ST. LOUIS--(BUSINESS WIRE)--
Missouri American Water is leveraging the nationwide awareness campaign taking place during the U.S. Environmental Protection Agency’s (EPA) Fix a Leak Week in order to advance local water conservation goals as well as provide a savings to homeowners, property owners and businesses in the communities it serves.
The annual Fix a Leak Week is a campaign organized by the EPA’s WaterSense program and this year will be observed from March 18-24. The national campaign helps to raise awareness about small leaks and other water issues that may waste water within homes. Missouri American Water is taking the campaign one step further to emphasize the huge impact individuals and businesses can make by, in essence, spending a little time being vigilant and making repairs.
“For Missouri American Water, this week is about empowering people when it comes to saving water, time and, ultimately, money,” said Andrew Clarkson, vice president of operations for Missouri American Water. “Step one is making them aware — that ‘little’ drip in the downstairs utility sink can contribute to thousands of gallons of water lost in a year. Step two is providing the motivation — a small investment of time and a few dollars can end the waste and make a significant impact on your water bill. Step three is the empowerment — teaching people to detect leaks and the best way to repair them without incurring hefty plumber bills. If each homeowner in the community does their part, we’re not talking just a drop in the bucket.”
According to the EPA, the average residence in the U.S. loses 10,000 gallons of water per year thanks to seemingly minor leaks. With more than 110 million households in the U.S., this equates to more than one trillion gallons of water lost every year due to leaks in the home. Moreover, it is estimated that the average homeowner can reduce his or her water bills by 10 percent simply by addressing leaks.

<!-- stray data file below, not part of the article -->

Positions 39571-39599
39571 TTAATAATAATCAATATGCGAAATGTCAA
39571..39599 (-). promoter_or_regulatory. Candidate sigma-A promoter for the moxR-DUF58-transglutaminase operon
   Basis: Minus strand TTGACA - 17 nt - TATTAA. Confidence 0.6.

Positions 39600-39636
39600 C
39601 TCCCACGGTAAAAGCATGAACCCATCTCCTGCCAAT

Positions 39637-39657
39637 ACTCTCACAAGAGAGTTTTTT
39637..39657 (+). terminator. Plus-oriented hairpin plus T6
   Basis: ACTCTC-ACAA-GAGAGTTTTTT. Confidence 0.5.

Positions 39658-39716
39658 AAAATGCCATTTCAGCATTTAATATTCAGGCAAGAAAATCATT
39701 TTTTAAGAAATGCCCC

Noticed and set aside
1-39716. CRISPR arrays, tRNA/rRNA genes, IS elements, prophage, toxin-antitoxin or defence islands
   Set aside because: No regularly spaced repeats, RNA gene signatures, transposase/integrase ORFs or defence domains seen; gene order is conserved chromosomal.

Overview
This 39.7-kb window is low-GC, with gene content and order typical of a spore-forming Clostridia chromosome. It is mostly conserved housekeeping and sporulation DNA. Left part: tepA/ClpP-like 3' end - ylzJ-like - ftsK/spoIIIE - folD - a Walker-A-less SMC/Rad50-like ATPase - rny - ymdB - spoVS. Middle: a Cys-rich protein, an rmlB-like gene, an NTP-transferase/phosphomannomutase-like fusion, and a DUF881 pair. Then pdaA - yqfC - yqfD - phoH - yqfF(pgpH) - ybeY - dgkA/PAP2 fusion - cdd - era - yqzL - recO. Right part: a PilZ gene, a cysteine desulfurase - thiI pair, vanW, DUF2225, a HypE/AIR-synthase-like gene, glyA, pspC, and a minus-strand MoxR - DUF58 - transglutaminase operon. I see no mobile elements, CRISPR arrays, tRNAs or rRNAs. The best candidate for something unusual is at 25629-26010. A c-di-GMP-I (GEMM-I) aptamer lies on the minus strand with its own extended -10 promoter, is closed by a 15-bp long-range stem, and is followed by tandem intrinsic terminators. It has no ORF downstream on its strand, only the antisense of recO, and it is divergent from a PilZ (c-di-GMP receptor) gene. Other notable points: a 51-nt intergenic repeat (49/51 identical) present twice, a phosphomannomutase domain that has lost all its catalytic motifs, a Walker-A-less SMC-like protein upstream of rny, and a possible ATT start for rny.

“Most people may not realize that even the smallest leaks can waste thousands of gallons per year,” Clarkson said. “A shower head losing 10 drips per minute ends up wasting 500 gallons of water in the course of a year — you could run 60 loads of dishes through the dishwasher with that amount of water.”
On an institutional level, Missouri American Water is committed to fixing leaks by replacing or upgrading water infrastructure in order to provide clean, safe, reliable water to customers, investing nearly $200 million in infrastructure improvements in 2018 alone.
Missouri American Water also offers these starter tips for detecting leaks:
- Assess your water usage during a colder month. If a family of four uses more than 12,000 gallons during this month, there is at least one—or more likely several—serious leaks.
- Check your water meter at the start and end of a two-hour period during which no water is being used (i.e. when no one is home). If the meter changes, there most likely is a leak.
- Place a drop of food coloring in your toilet tank and see if the water in the bowl changes colors within 10 minutes. If so, you have a leak.
- At least once a season—and especially after extreme temperature changes—check faucet gaskets and pipe fittings for surface leaks, indicated by water on the exterior of the pipes.
To further assist customers with at-home leak repairs and prevention, Missouri American Water has also produced a helpful infographic including tips on finding and fixing common, and some not-so-common, indoor and outdoor water leaks. A downloadable leak detection kit is also available through American Water’s website, www.amwater.com.
Missouri American Water
Missouri American Water, a subsidiary of American Water (AWK), is the largest investor-owned water utility in the state, providing high-quality and reliable water and/or wastewater services to approximately 1.5 million people.
With a history dating back to 1886, American Water is the largest and most geographically diverse U.S. publicly-traded water and wastewater utility company. The company employs more than 6,700 dedicated professionals who provide regulated and market-based drinking water, wastewater and other related services to an estimated 15 million people in 47 states and Ontario, Canada. More information can be found by visiting www.amwater.com.